The Atlantic

To Understand Art, Think Biology
Jan. 16, 2019

“Just as cells are the building blocks of the human body, a painting’s points, lines, colors, and tensions are the building blocks of its life.”

Read More…

The American Scholar

Art for All
By Katie Daniels
Dec. 20, 2018

“Disoriented and confused” may well describe most people’s reactions to modern and contemporary art…Lance Esplund doesn’t disabuse this stereotype so much as he primes readers to understand the fundamentals that shape the artwork, empowering viewers to look beyond the gallery walls and think for themselves. ”

Read More…

Detroit Free Press

Gift guide: These books will delight and inform readers on your list
By John J. Kelly
Dec. 15, 2018

“[Among] the best, most-loved books of the year…The Art of Looking…empowers and enables us to appreciate [modern and contemporary art] with ‘new eyes’…to trust our own tastes, feelings and opinions.”

Read More…


Book Reviews
By Sarah Jilani
Dec./Jan. 2018

“Guides the interested newcomer towards confidence in approaching western contemporary art…Esplund believes art should actively stir, not passively amuse.”

Read More…

My Modern Met

10 Art Books That Will Nourish Your Creative Soul This Month
By Sara Barnes
Dec. 14, 2018

“Will nourish your creative soul…[Esplund] guides us through art made in the last century and how we can approach it in a way that’s accessible and rewarding.”

Read More…

The New Criterion

The Critic’s Notebook
By Andrew L. Shea
Dec. 10, 2018

“A ‘how-to’ primer for newcomers to modern and contemporary art, Lance Esplund’s conversational new book aims to coach its readers through the slow process and at-times-difficult experience of seeing. Esplund, an art critic for The Wall Street Journal and a frequent lecturer at a number of schools and universities, is the first to admit that much of the art he discusses is resistant and even antagonistic to this sort of basic interaction with its audience, but he nevertheless encourages readers to keep an open mind when encountering the works of artists as disparate as Manet and Marina Abramović, Klee and Robert Gober. ”

Read More…

Literary Hub

“Abstract Art Didn’t Begin With Picasso: On the 19th-Century Art Historian Who Saw it All”
Adaption from The Art of Looking: How to Read Modern and Contemporary Art
By Lance Esplund
Dec. 4, 2018

“Artists are storytellers. They have something to say. People often think of artists as illustrators of stories or ideas, and many of them are, but because artists are poets, their artworks are not literal tellings of those stories. As artists learn from the work of other artists, among the principal stories artists tell is that of the ongoing story of art.”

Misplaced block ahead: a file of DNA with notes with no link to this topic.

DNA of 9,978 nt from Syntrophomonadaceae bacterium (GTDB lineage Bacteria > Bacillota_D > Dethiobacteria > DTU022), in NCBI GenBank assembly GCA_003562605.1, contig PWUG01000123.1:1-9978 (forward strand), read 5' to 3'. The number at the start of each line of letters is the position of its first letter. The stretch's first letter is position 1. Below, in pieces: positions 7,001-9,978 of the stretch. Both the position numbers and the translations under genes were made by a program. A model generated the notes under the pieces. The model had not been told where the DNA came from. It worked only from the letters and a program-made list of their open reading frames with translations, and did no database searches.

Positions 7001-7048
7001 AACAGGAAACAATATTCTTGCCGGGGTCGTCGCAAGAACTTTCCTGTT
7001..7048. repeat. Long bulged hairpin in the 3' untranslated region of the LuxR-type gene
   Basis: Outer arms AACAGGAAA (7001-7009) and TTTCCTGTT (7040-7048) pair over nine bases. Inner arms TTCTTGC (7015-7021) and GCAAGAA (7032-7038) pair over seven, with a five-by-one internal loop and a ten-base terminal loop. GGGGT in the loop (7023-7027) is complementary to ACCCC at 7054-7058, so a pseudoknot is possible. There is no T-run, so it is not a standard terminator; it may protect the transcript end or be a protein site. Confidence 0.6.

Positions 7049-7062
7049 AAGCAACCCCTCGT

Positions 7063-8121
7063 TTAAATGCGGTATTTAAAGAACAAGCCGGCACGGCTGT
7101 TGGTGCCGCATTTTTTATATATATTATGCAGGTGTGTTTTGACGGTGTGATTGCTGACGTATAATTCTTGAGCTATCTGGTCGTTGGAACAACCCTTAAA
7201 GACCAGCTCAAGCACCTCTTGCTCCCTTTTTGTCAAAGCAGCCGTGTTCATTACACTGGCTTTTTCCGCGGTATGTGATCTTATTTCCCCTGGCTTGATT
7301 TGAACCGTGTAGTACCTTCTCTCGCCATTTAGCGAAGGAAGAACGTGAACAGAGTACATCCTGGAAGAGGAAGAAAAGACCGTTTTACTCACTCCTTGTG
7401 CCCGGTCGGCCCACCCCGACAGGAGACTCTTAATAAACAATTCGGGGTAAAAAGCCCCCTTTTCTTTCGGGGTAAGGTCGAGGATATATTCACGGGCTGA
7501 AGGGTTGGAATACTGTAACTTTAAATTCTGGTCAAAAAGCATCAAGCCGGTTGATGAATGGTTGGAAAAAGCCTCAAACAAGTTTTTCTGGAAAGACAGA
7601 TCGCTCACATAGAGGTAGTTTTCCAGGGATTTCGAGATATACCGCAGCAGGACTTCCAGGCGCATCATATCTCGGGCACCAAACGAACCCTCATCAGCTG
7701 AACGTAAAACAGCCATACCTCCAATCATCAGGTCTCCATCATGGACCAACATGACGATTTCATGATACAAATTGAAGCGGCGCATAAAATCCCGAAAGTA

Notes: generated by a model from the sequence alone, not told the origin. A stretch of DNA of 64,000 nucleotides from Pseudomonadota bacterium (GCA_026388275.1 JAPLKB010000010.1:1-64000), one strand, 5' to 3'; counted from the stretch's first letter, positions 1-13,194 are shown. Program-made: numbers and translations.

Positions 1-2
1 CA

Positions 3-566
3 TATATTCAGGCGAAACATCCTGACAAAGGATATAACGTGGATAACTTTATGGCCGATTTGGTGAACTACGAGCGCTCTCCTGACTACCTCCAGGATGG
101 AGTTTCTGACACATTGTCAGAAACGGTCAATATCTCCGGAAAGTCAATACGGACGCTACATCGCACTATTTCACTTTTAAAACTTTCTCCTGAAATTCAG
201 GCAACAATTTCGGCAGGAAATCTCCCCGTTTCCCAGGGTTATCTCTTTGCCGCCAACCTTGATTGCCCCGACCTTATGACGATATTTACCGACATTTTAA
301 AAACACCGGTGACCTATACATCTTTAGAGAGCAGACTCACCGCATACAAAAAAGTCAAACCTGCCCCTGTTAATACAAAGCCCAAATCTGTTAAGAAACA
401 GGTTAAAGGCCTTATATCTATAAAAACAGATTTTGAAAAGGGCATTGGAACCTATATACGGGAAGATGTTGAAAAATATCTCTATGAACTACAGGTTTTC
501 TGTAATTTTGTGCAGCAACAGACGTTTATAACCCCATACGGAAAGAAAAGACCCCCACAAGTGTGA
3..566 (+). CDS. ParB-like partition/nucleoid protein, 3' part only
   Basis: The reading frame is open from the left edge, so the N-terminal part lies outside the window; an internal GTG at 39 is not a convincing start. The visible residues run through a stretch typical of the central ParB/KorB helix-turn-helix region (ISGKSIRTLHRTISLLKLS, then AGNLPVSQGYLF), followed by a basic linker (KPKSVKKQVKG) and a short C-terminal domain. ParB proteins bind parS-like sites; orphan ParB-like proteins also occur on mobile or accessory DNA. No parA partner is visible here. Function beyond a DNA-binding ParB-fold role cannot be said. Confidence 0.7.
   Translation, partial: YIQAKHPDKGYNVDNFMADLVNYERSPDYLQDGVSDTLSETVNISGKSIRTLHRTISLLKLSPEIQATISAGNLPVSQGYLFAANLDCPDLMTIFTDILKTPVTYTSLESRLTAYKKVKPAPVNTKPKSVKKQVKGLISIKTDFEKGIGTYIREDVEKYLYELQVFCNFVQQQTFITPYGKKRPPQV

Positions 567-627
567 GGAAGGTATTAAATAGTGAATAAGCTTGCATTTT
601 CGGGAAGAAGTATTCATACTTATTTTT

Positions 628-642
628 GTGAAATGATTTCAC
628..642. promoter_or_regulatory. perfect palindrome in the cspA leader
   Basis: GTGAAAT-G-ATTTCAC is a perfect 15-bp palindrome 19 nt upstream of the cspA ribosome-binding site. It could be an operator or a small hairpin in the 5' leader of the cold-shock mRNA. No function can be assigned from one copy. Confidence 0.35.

Read More…

The Washington Post

“How to Open Your Mind—and Your Heart—to Contemporary Art”
By Alexander C. Kafka
Nov. 29, 2018

Esplund gives readers the confidence to make up our own minds about art and encourages us to find intellectual and emotional joy in doing so.

“In October, a stenciled, spray-painted ‘Girl with Red Balloon,’ by the anonymous British graffiti artist Banksy, was sold at Sotheby’s London auction house for $1.4 million. A moment later, it self-destructed, the bottom of the pretentiously ornate frame acting as a shredder presumably activated by remote control. The remains increased in value to $2 million.

“Fortunately, at the time, I was reading Lance Esplund’s wise, wonderful new book, The Art of Looking: How to Read Modern and Contemporary Art,…”

Read More…

New York Journal of Books
“The Art of Looking: How to Read Modern and Contemporary Art”
By Cindy Helms
Nov. 27, 2018

The Art of Looking explains in layperson’s vernacular why investing oneself in art history matters at both a personal level and to the community at large.”

Read More…

The Wall Street Journal

“A Life-Changing Art Encounter”
Adaptation from The Art of Looking: How to Read Modern and Contemporary Art
By Lance Esplund
Nov. 23, 2018

“When I was 13 years old, my parents gave me an enormous book about Leonardo da Vinci for Christmas. Inside were large color pictures of “The Virgin and Child With St. Anne,” the “Mona Lisa” and “St. John the Baptist,” as well as an impressive “Last Supper” centerfold. The book included drawings of nature, anatomy, innovative weaponry and flying machines—all of which struck me then as very cool. I admired and pored over their details. But what I remember most was that the paintings and drawings didn’t move me, and the secret shame I felt because I knew that Leonardo was considered among the greatest artists of all time. What did it say about me that I wasn’t excited by his work?”

Read More…

Kirkus Reviews
“THE ART OF LOOKING: How to Read Modern and Contemporary Art”
Sep. 2, 2018

“A critic offers encouraging words for viewers baffled by contemporary art…In a friendly and conversational tone, Esplund shares his insights honed during a long career…Inviting and informative.”

Read More…

Publishers Weekly
“Fall 2018 Adult Announcements
The Big Titles of Autumn: Art, Architecture & Photography”
By Jonathan Segura
June 22, 2018

Read More…